Olympia community members voice need for community sidewalks


Olympia community members went over their demand to include the sidewalks program in the Capital Facilities Plan, claiming that sidewalks are essential to neighborhoods for mobility, safety, and physical fitness.

On Monday, September 19, Olympia's Planning Commission opened the public hearing for the preliminary CFP financial plan for 2023-2028.

Six community members participated in the public hearings. They were all coming forward and asking the commissioners to include the sidewalks project in the CFP.

Jim Lazar was the first to air his opinion. He focused his comment on Fones Road, which was included in the CFP and would use $3 million from the voted utility tax (VUT), claiming that the city supplied voters with the identified sidewalk projects that VUT would fund and that Fones Road was specifically excluded from VUT funding.

"Fones Road was to be funded with impact fees and grants. The VUT funding was for a specific prioritized list of sidewalks program," Lazar said as he urged the commissioners to take Fones Road out of CFP for this year until "they addressed the funding issues surrounding it."

He also asked the city council to convene a workgroup of people involved in the sidewalk funding from the time the VUT was passed to determine how this project should be funded.

Karen Messmer, who served in the Planning Commission for 11 years and the city council for four years, said the commission should refocus the CFP budget on sidewalks "to achieve the community's vision."

She reminded the commissioners of the vision statements in the comprehensive plan. "In land use/urban design, the goal is to have a walkable, accessible, vibrant city. In transportation, the vision is complete streets that move people, not just cars."

Messmer said the city is not focusing the funding on sidewalks.

She encouraged them to "make critical comments to the council and urge them to spend more of their discretionary funds on support in our community."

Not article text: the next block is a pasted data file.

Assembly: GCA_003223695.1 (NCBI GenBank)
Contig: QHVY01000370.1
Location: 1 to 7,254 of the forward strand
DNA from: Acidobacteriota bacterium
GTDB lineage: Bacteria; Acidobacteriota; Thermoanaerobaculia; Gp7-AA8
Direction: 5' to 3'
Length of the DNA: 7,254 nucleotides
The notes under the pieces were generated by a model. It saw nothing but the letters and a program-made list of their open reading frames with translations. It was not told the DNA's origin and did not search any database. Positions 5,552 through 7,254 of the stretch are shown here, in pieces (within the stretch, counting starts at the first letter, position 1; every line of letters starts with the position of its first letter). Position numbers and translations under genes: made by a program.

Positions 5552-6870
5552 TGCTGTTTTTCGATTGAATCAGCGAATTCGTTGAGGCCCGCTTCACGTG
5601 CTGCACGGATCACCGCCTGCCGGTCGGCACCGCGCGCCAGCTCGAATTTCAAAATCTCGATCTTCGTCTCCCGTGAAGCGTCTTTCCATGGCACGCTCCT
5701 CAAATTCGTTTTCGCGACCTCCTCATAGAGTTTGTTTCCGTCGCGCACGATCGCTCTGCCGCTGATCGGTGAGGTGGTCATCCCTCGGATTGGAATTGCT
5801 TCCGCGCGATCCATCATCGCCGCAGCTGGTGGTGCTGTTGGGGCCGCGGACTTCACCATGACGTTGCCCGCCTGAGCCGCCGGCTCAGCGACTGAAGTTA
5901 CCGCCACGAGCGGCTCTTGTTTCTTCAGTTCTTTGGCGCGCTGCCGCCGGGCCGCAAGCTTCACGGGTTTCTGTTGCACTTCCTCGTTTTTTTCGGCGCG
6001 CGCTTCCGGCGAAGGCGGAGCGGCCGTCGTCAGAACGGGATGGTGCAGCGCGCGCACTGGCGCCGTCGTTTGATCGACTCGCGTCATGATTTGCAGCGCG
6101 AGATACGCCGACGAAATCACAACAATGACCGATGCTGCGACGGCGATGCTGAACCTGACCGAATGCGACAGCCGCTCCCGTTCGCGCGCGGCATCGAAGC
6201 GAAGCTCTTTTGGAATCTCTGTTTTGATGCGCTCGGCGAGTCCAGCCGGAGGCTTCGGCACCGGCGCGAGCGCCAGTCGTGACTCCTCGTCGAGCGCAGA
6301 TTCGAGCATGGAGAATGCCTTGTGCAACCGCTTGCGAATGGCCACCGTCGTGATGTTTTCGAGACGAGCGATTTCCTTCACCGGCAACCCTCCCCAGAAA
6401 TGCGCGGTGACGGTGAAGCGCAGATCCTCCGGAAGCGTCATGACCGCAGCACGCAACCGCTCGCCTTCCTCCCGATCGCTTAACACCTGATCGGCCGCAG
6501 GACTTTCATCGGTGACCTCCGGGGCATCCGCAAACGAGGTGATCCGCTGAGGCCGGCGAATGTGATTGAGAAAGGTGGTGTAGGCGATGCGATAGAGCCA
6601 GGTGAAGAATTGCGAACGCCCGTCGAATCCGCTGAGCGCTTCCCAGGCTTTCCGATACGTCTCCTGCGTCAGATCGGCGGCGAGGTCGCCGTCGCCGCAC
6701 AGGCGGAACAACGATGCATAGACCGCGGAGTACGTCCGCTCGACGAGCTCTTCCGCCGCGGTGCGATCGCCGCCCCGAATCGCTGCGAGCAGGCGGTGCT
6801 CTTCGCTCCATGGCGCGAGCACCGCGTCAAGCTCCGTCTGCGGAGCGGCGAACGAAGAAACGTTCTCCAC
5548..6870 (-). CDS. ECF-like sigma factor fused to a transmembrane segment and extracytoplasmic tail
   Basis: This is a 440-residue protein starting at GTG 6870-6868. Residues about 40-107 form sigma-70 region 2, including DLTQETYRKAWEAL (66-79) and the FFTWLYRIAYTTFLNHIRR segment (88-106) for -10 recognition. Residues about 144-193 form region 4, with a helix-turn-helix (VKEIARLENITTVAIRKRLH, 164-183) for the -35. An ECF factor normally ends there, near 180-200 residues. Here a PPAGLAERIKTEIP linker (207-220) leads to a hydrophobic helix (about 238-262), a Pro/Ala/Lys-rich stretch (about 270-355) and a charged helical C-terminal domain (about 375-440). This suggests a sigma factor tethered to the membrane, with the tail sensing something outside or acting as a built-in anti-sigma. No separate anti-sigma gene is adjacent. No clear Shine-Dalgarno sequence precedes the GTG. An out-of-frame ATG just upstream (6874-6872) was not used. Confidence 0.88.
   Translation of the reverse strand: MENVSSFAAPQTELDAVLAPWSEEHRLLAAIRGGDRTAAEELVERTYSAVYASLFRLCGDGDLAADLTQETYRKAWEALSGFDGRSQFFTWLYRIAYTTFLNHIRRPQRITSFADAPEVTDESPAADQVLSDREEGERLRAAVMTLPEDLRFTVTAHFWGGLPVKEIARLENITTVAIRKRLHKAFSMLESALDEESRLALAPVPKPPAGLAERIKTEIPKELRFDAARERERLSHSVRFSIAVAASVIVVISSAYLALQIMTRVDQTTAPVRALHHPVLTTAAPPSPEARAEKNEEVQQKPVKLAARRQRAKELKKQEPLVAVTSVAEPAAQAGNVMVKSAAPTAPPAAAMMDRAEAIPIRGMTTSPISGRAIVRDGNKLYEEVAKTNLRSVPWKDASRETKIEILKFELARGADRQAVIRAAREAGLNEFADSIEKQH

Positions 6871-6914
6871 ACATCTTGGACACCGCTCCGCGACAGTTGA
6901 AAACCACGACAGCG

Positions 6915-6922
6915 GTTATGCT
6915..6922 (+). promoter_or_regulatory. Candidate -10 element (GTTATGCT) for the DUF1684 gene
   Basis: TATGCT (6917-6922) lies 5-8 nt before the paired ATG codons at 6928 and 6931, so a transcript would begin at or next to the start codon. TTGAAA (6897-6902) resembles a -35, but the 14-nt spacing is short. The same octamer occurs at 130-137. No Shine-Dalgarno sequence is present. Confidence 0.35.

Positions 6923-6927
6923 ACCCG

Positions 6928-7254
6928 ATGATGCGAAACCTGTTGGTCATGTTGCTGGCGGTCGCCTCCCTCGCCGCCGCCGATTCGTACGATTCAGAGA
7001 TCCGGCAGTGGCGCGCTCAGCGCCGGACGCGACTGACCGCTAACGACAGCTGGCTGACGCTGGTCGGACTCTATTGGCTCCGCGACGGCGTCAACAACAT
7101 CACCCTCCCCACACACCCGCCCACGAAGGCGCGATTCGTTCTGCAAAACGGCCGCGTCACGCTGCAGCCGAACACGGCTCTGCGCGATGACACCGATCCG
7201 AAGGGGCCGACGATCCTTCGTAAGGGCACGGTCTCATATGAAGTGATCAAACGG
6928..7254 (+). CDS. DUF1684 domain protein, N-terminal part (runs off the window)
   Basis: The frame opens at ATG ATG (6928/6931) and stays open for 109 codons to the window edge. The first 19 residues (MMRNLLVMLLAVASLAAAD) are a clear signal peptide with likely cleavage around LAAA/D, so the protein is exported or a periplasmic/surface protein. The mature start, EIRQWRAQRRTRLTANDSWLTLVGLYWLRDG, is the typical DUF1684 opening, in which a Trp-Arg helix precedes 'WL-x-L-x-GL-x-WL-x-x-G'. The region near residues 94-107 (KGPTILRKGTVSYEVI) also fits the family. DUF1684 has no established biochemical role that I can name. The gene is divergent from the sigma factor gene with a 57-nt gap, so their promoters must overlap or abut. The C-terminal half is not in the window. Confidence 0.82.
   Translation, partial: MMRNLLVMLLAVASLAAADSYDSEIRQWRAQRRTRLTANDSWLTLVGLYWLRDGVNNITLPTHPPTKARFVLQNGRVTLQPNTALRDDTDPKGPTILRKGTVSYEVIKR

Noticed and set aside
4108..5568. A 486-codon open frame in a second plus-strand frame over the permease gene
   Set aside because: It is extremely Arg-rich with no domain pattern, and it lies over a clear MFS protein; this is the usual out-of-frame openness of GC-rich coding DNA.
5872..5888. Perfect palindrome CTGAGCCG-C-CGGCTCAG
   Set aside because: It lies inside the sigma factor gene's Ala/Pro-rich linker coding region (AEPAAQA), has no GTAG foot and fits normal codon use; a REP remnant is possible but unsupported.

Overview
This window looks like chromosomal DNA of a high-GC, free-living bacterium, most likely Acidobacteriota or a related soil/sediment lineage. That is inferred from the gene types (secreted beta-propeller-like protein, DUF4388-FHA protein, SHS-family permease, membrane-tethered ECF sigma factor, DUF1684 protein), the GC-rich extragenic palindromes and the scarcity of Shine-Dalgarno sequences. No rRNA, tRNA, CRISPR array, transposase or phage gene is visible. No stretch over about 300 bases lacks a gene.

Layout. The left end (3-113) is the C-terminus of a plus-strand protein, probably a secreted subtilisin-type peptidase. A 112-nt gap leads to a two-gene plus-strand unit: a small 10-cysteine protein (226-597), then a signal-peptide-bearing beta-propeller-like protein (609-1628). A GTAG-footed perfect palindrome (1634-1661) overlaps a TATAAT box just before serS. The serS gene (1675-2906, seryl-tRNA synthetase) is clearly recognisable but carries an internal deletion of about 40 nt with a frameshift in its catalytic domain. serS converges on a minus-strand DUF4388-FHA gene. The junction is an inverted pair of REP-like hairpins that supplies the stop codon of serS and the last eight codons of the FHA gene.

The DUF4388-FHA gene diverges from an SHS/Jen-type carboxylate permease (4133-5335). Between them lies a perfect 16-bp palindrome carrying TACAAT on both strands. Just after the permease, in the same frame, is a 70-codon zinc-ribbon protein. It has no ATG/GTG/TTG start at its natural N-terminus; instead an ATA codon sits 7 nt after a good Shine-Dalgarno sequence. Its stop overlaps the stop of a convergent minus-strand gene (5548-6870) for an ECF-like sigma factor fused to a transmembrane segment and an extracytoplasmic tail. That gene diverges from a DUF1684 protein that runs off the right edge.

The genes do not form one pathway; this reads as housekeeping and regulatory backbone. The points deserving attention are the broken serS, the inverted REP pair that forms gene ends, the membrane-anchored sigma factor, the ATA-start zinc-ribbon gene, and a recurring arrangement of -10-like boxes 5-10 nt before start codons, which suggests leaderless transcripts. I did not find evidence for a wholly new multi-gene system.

Larry Dzieza, president of Olympia Council of Neighborhood Associations (CNA), said residents consistently express their concerns on sidewalks at their meetings.

Speaking on behalf of the CNA, Dzieza said they believed sidewalks should have an equal priority with roads and have funding for maintenance, which is currently allocated for $11,000.

"Sidewalks are important to neighborhoods for safety, physical fitness, and mobility. They serve as an important connective thread and build a community. They also have a special intergenerational role for those too young or old and unable to drive. They have an equity aspect for those who can't afford to drive," Dzieza said.

Dzieza criticized the city government for not heeding the community's voice.

In 2019, Dzieza said Olympia did a Transportation Master Plan survey, asking what they should spend on if the city found new funding. "The highest response by the public was sidewalks."

In May this year, city manager Jay Burney reported $10.2 million in available funding due to higher revenues and salary savings from vacancies.

"Did [the city] spend it on sidewalks? No," Dzieza said at the public hearing.

Dzieza claimed the city spent the money on firefighter leadership training; $3 million for financial software; records management software; special election for cultural access costs - $180,000; staff support for the climate program manager; Workers Compensation fund for $1 million, and setting aside $3 million for an increased fund balance.

"All these are sure good things to be spending money on. But maybe it's time to listen to what the public says when you do the survey," Dzieza commented.

He demanded to know where the VUT money for sidewalks had been spent and recommended that the commission ask for an account of where and how the money had been used.

Lisa Rimmer, who has been living in Olympia for 40 years, sees the lack of sidewalks as a public safety issue. "Many people feel that our lives are in danger when walking and trying to get exercise in Olympia."

Rimmer claimed the city government was derelict in its duty to protect the students, most especially those who go to GRuB (Garden-Raised Bounty) for training, for not providing sidewalks on Division and Elliot Streets.

"The neighborhood association has been going to the city council for over a decade pleading for sidewalks because we are afraid somebody might get run over," Rimmer said.

The commission closed the public hearing for CFP after 20 minutes of accommodating community members to express their opinions.


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